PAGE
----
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I Live in an At-Will State. Can I Fire an Employee for Any Reason or No Reason At All?
Your answers are yes, sort of, and no, not really.
If you own a business in the United States (except in Montana), and you hire someone for an indefinite period of time, your employees are presumed to be employed at will. The U.S. is actually unique in this way, as other leading nations have moved to employment contract systems that protect employees from the whims of an employer.
A Bit of History About At-Will Employment
At-will employment is the idea that the employee and the employer are only required to remain in their employment arrangement as long as both parties desire the arrangement to exist, so the employee or the employer may terminate the arrangement for any reason or no reason at all.
Up until the late 1800s, at-will employment was a doctrine that was whole and complete. During the industrial era, however, the courts began to recognize that employers had a distinct advantage when negotiating working conditions.
The National Labor Relations Act came into being, introducing employees’ right to unionize. Later additional laws were added to protect employees, including the Civil Rights Act of 1964 (Title VII), the Americans with Disabilities Act, the Whistleblower Protection Act, and others. Each of these laws lays out rules for employers when determining how to treat employees, including the decision to terminate. When an employer terminates an employee for a reason prohibited by law, it is called a wrongful termination.
Exceptions to At-Will Doctrine
Public Policy Exception
Under the Public Policy Exception, an employer may not terminate an employee for upholding an established public policy of the state or engaging in protected activity.
A good example of an employer who violated this exception is the Petermann v. International Brotherhood of Teamsters case, in which Peter Petermann refused to lie on the stand during a trial involving the Teamsters. The day after Petermann’s testimony, the Teamsters terminated Petermann, and he filed suit for their violation of the Public Policy exception.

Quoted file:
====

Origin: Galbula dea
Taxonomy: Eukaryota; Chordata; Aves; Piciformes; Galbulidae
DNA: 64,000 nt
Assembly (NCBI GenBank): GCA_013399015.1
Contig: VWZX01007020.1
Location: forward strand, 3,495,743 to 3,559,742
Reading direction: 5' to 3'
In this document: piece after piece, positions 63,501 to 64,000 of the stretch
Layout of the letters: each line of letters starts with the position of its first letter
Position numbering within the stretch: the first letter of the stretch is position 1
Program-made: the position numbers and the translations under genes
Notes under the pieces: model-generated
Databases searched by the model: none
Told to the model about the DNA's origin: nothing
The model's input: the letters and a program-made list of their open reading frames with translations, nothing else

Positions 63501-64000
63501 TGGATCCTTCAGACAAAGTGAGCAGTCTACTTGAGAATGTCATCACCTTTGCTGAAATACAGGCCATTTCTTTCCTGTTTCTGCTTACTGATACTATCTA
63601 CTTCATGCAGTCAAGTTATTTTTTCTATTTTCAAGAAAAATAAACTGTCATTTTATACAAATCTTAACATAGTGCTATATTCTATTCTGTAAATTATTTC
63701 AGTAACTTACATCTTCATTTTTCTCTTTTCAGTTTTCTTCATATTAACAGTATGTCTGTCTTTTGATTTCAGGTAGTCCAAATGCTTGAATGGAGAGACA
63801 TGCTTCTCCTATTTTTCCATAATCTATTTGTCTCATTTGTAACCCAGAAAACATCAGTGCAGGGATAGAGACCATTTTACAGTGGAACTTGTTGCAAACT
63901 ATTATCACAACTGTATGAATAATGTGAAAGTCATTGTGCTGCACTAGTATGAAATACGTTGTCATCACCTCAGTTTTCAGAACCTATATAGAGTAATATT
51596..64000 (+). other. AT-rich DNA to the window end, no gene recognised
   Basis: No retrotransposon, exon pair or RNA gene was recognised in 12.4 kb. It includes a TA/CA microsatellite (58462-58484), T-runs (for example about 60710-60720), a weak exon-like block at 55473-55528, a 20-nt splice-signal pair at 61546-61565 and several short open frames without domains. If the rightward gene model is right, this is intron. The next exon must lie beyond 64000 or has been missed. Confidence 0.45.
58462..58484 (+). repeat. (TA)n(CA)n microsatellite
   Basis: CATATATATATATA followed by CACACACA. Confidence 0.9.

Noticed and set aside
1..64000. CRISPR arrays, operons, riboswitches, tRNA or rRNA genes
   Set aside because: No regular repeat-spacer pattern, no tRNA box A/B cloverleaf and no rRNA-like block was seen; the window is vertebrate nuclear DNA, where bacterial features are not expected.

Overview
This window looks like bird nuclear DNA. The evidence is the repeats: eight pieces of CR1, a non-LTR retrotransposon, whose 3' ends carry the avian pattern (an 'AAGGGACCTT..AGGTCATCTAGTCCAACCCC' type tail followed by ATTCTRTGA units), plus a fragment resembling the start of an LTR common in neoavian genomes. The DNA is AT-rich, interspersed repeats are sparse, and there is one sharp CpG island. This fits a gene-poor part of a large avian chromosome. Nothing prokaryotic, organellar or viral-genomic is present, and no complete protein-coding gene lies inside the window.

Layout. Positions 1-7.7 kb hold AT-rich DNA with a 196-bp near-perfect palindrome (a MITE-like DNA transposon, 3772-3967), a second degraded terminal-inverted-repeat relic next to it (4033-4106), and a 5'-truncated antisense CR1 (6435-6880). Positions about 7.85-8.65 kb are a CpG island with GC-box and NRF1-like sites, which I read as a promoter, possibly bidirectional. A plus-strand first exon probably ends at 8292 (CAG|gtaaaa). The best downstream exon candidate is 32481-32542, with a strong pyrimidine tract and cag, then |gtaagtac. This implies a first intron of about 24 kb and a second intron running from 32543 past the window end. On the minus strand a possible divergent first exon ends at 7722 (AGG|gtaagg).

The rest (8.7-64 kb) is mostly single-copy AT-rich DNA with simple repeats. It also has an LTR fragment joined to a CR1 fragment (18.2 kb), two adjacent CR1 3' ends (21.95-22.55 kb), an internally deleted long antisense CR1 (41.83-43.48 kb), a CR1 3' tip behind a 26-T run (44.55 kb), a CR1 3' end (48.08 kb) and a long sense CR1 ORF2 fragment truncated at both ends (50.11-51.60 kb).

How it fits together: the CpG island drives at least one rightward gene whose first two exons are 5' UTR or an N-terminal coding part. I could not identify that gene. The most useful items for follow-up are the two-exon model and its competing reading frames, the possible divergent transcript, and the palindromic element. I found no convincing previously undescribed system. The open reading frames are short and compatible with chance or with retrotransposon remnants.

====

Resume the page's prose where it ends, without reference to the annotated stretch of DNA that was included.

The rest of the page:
Implied Contract Exception
The Implied Contract Exception to at-will employment grants employees protection in the event that an employer makes a promise of continued employment that it cannot keep. Implied contracts can be unintentionally created when an employer makes statements such as, “As long as you do a good job, you’ll always have a job here,” or “We would give you two weeks’ notice if we decide to let you go.” They can also be created when HR discipline policies are written too narrowly, thereby promising an employee that they will be subject to specific disciplinary actions before separation.
These contracts don’t have to be created by the employee’s direct hiring manager—they can be created by a supervisor, CEO, or anyone who has any authority over the employee’s working conditions.
Covenant of Good Faith and Fair Dealing Exception
This final exception is the least recognized among states and disallows terminations made in bad faith or are otherwise motivated by malice.
A good case study for this is Kmart Corporation v. Ponsock, where Ponsock was terminated not long before her retirement. It was determined by the Supreme Court of Nevada that Kmart had terminated Ponsock in order to avoid paying her retirement benefits.
A Termination Checklist
Before separating an employee, it’s a good idea to ensure that you’re not violating any of the following:
- Discrimination laws (including for retaliation)
- Your own policies
- Executive or union employment contracts
- Constructive dismissal (making working conditions bad in order to orchestrate a resignation)
- At-will exceptions
Following this checklist and carefully documenting your reasons for termination can ensure that you keep your company out of hot legal water. If you aren’t sure whether you’re risking a lawsuit by terminating, you’ll want to reach out to an employment attorney or a qualified human resources professional.
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